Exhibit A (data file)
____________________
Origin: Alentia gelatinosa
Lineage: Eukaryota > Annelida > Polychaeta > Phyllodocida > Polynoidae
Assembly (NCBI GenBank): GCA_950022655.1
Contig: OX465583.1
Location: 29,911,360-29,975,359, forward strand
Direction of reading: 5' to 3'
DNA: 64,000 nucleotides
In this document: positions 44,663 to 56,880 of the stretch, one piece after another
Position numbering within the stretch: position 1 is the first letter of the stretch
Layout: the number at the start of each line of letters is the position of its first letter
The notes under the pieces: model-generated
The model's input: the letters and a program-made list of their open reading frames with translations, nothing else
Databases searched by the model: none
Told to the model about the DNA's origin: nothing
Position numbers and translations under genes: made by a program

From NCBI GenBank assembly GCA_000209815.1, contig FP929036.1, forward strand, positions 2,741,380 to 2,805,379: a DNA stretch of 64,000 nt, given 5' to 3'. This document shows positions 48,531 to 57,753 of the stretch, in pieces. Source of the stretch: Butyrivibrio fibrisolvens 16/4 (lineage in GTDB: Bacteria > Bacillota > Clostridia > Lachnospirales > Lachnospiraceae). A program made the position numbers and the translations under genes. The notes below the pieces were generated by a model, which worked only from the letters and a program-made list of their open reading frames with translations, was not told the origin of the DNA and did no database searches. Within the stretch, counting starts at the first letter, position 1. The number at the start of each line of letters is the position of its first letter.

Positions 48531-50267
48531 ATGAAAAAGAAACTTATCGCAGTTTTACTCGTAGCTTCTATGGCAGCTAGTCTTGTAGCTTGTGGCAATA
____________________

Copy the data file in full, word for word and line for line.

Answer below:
Origin: Alentia gelatinosa
Lineage: Eukaryota > Annelida > Polychaeta > Phyllodocida > Polynoidae
Assembly (NCBI GenBank): GCA_950022655.1
Contig: OX465583.1
Location: 29,911,360-29,975,359, forward strand
Direction of reading: 5' to 3'
DNA: 64,000 nucleotides
In this document: positions 44,663 to 56,880 of the stretch, one piece after another
Position numbering within the stretch: position 1 is the first letter of the stretch
Layout: the number at the start of each line of letters is the position of its first letter
The notes under the pieces: model-generated
The model's input: the letters and a program-made list of their open reading frames with translations, nothing else
Databases searched by the model: none
Told to the model about the DNA's origin: nothing
Position numbers and translations under genes: made by a program

From NCBI GenBank assembly GCA_000209815.1, contig FP929036.1, forward strand, positions 2,741,380 to 2,805,379: a DNA stretch of 64,000 nt, given 5' to 3'. This document shows positions 48,531 to 57,753 of the stretch, in pieces. Source of the stretch: Butyrivibrio fibrisolvens 16/4 (lineage in GTDB: Bacteria > Bacillota > Clostridia > Lachnospirales > Lachnospiraceae). A program made the position numbers and the translations under genes. The notes below the pieces were generated by a model, which worked only from the letters and a program-made list of their open reading frames with translations, was not told the origin of the DNA and did no database searches. Within the stretch, counting starts at the first letter, position 1. The number at the start of each line of letters is the position of its first letter.

Positions 48531-50267
48531 ATGAAAAAGAAACTTATCGCAGTTTTACTCGTAGCTTCTATGGCAGCTAGTCTTGTAGCTTGTGGCAATA